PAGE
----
Weltwirtschaftskrise zwingt zu Open Access

Peter Suber weist im aktuellen SOAN Newsletter auf die veränderten Rahmenbedingungen für Open Acess hin. Durch die Weltwirtschaftskrise ist es noch viel wichtiger, dass wir alle ökonomischen Anreize nutzen und OA ist einer (der Wichtigsten) davon.

The US, and the world, are now in profound economic collapse. The economic crisis changes the landscape for the Conyers bill [Gesetz gegen die Open Access-Pflicht von NIH-Forschern] because it strengthens the case for OA, especially OA for publicly-funded research. Both the NSF and NIH received extra funds –$3 billion and $10.4 billion respectively– under the economic stimulus package President Obama signed on February 17. While the new funds will support precious new research, the economic crisis heightens our responsibility to maximize the *return* on that investment as well. That’s where OA comes in. It maximizes the return on our research investment by maximizing the reach and usefulness of research. Moreover, as John Houghton’s many studies have shown, that OA is itself a profound economic stimulus, within and well beyond the research sector itself. Conducting more research is only one way to amplify the benefits of research. The other way, even more affordable than the first and even more compelling in hard times, is to ensure that the research we do conduct reaches all who could make use of it. If you’re reading this, you’re probably very familiar with the background reasons to support OA for publicly-funded research, in good times or bad. But there are also special reasons to push harder in hard times. These special reasons to beyond the responsibility to maximize the return on our investment and beyond the economic activity OA stimulates.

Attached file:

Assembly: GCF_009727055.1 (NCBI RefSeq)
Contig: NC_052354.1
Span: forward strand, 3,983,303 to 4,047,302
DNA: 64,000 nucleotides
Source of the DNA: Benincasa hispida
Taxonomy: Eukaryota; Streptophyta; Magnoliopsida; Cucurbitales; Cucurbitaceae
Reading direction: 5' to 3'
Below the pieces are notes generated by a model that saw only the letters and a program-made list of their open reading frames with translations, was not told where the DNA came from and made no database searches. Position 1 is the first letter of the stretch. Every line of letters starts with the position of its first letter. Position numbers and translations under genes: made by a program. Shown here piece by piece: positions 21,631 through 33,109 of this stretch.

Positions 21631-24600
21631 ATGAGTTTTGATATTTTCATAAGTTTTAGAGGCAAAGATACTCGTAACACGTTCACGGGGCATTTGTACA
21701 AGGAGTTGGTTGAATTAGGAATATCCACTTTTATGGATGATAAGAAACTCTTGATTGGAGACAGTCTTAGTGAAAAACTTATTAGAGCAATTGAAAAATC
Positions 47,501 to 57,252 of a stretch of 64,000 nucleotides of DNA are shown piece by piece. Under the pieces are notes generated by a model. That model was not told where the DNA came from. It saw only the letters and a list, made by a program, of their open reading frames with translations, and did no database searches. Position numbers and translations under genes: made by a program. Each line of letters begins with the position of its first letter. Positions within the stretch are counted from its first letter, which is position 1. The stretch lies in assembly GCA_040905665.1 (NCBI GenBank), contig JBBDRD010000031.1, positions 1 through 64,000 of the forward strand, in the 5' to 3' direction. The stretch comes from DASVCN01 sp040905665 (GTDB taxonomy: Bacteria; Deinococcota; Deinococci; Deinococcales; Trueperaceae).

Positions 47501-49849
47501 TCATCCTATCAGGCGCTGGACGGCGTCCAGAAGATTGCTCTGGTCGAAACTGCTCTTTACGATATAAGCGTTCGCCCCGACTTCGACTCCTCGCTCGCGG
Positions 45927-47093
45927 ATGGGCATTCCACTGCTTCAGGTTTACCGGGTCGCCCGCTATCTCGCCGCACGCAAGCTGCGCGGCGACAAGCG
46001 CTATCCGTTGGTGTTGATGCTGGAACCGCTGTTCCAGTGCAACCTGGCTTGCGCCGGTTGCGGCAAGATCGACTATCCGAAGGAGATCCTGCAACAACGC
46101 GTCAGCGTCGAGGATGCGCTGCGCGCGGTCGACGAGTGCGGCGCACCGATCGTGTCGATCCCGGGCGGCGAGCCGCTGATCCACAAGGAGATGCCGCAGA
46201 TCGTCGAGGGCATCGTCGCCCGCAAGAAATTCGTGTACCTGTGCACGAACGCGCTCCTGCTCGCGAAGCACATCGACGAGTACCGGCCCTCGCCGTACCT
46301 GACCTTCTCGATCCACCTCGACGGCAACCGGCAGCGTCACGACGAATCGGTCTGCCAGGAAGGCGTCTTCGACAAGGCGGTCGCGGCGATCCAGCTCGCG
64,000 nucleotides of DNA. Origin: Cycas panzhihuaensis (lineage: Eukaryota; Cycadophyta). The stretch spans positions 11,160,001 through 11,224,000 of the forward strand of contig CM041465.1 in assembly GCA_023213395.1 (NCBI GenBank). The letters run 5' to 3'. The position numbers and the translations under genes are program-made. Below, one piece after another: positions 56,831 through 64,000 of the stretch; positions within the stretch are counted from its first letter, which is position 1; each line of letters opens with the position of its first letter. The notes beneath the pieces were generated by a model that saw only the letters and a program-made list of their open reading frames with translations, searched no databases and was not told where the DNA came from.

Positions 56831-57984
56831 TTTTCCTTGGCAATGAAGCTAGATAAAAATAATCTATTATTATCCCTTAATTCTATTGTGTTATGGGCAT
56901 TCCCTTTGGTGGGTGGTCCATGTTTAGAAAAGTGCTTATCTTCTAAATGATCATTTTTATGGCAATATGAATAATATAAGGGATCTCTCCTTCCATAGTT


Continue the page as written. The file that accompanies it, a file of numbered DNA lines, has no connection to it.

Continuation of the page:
As library budgets shrink, toll access is harder to afford, even if prices remain steady. If it weren’t for OA, access to research would decline apace. Throw in rising journal prices and we face damaging access cuts even greater than the damaging budget cuts. Loss of access harms researchers first, but it also harms all of us who depend on research –for everything from better batteries, monitors, and processors to health care, green energy, and public safety.

In short, the Conyers bill does more harm the deeper we slide into recession. Members of Congress serious about science and serious about economic recovery –admittedly not the full membership– will take that into account. The message from voters to the Judiciary Committee should be: In any other year we could quarrel about whether to make government science agencies serve publishers before they serve the public. But this year think about the economy. This is not the year to make US taxpayers pay a second fee for access to the research they’ve already funded. This is not the year to make publicly-funded research less accessible and less useful. This is not the year to slow down medical research, reduce the benefits of research, and reduce the economic activity stimulated by research. [Fettdruck durch mich]